In a speech to the Vancouver Board of Trade today, Pierre Gratton, President and CEO of the Mining Association of Canada, provided an overview of the past decade of mining development in Canada and the keys to maintaining Canada’s position as a global mining leader.
“Canada benefited tremendously from the past decade of rising commodity prices, seeing a 25 percent increase in the number of new mines, increased employment and rising government revenues. The opportunity is there for Canada to continue to responsibly develop its mining industry, and the jobs, business development and community investments that go along with it,” said Gratton. “Governments and individuals all play a part in deciding whether we seize those opportunities, or let other countries take the leadership position instead.”
In his address, Gratton pointed to a few indicators to demonstrate how mining has contributed to Canada’s prosperity over the past decade, but also some signs of lost ground. Last year, after an eight-year period as the top jurisdiction for global exploration spending, Canada fell to the second spot behind Australia. Similarly, in the Fraser Institute’s latest annual survey, traditionally top Canadian jurisdictions lost their footings. For example, Quebec, which held first place from 2007 to 2009, fell to the 21st spot in 2013. In terms of mineral production, Canada has also declined from being the top five producer of 14 major minerals and metals in 2007 to just 10 today.
To explain these declines, Gratton notes that Canada’s mining sector operates in a much more competitive global environment. Some basic business fundamentals make Canada an expensive place to build new mines. This includes rising energy and operating costs, skills shortages, a lack of critical infrastructure to build new mines in increasingly remote and northern regions, high transportation costs to get goods to market, and complex and lengthy regulatory processes.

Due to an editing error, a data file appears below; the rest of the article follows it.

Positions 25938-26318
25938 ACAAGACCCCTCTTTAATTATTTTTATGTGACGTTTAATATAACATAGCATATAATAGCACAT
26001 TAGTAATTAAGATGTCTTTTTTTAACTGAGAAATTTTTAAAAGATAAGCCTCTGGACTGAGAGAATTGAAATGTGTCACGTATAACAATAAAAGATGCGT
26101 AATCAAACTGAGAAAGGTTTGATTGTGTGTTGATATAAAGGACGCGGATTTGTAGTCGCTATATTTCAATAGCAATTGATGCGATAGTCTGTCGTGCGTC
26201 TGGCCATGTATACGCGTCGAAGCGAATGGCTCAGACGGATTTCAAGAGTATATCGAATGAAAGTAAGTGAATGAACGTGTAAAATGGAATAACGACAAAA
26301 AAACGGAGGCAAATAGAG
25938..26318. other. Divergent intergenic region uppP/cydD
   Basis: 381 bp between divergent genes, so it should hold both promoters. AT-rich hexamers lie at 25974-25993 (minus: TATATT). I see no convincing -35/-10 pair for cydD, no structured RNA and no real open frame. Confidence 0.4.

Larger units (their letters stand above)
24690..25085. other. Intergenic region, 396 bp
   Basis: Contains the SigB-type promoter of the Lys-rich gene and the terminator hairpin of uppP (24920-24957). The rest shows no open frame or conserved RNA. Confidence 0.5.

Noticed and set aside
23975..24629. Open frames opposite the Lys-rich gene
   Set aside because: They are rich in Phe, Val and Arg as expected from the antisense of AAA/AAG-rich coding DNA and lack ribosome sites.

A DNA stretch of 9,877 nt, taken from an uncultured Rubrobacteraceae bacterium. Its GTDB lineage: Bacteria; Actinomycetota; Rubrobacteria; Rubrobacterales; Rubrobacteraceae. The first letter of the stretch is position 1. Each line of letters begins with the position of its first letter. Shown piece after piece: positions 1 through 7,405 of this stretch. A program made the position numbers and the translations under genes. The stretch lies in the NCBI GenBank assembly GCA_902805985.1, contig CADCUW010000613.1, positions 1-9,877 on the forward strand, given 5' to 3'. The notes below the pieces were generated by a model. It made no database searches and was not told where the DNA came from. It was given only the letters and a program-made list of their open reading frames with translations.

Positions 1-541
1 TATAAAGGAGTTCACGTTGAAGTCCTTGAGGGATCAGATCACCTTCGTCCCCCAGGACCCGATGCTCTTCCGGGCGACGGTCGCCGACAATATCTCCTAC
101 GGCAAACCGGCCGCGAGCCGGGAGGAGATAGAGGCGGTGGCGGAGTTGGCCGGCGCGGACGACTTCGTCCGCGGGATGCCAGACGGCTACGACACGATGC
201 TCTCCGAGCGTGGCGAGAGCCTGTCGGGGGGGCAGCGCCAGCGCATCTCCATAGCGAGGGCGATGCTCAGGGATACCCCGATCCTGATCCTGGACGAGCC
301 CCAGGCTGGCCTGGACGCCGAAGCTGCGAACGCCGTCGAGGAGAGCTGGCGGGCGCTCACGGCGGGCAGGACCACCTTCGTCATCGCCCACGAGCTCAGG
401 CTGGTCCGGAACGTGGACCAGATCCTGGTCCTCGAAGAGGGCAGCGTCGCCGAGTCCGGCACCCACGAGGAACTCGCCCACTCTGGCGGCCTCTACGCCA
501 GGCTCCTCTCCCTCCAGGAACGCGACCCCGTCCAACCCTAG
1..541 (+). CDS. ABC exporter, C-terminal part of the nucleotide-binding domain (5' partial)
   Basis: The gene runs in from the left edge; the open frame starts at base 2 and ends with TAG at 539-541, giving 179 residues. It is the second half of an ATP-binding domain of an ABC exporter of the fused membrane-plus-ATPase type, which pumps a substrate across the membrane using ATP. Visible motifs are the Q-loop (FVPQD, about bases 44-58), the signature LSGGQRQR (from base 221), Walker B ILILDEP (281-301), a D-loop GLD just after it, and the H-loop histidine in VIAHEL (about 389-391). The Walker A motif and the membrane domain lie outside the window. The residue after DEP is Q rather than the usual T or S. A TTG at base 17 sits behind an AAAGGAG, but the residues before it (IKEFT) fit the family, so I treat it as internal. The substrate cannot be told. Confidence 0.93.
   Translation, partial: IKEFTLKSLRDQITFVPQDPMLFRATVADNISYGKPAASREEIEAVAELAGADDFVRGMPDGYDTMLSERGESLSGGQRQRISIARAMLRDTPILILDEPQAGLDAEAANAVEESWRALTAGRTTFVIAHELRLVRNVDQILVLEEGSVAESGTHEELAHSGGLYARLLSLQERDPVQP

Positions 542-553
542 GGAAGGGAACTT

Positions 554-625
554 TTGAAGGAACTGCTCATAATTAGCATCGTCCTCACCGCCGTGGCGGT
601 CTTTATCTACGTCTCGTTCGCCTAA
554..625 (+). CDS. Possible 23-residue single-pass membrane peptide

Gratton also dismissed recent commentary that Canada risks losing its strength as a resource rich country due to new demands that industry must earn “social licence” or due to recent rulings on Aboriginal title and rights.
“If you look at our track record, with over 260 agreements with Aboriginal communities concluded across the country, very few mining projects have failed due to a lack of community support,” said Gratton. “While a business risk, I don’t believe social licence is a significant obstacle to new mine development in Canada, because overall our practices have kept pace with or exceeded new expectations.”
Gratton also addressed the serious tailings breach at Mount Polley, and the efforts the industry must undertake to reassure Canadians, and British Columbians in particular, about its commitment to safety and environmental protection.
Noting that over 200 mines across Canada operate safely every day, Gratton acknowledged that a failure of this sort is unacceptable. “The Canadian mining industry—and MAC and its members in particular—have spent the better part of the past two decades working to improve practices in this area so that tailings failures never occur. While we do not know yet what caused the breach, MAC and its members are determined to learn from this event. We expect effective regulation and oversight in concert with robust design, operation and maintenance practices,” concluded Gratton.
The Mining Association of Canada is the national organization for the Canadian mining industry. Its members account for most of Canada’s production of base and precious metals, uranium, diamonds, metallurgical coal, mined oil sands and industrial minerals and are actively engaged in mineral exploration, mining, smelting, refining and semi-fabrication. Please visit www.mining.ca
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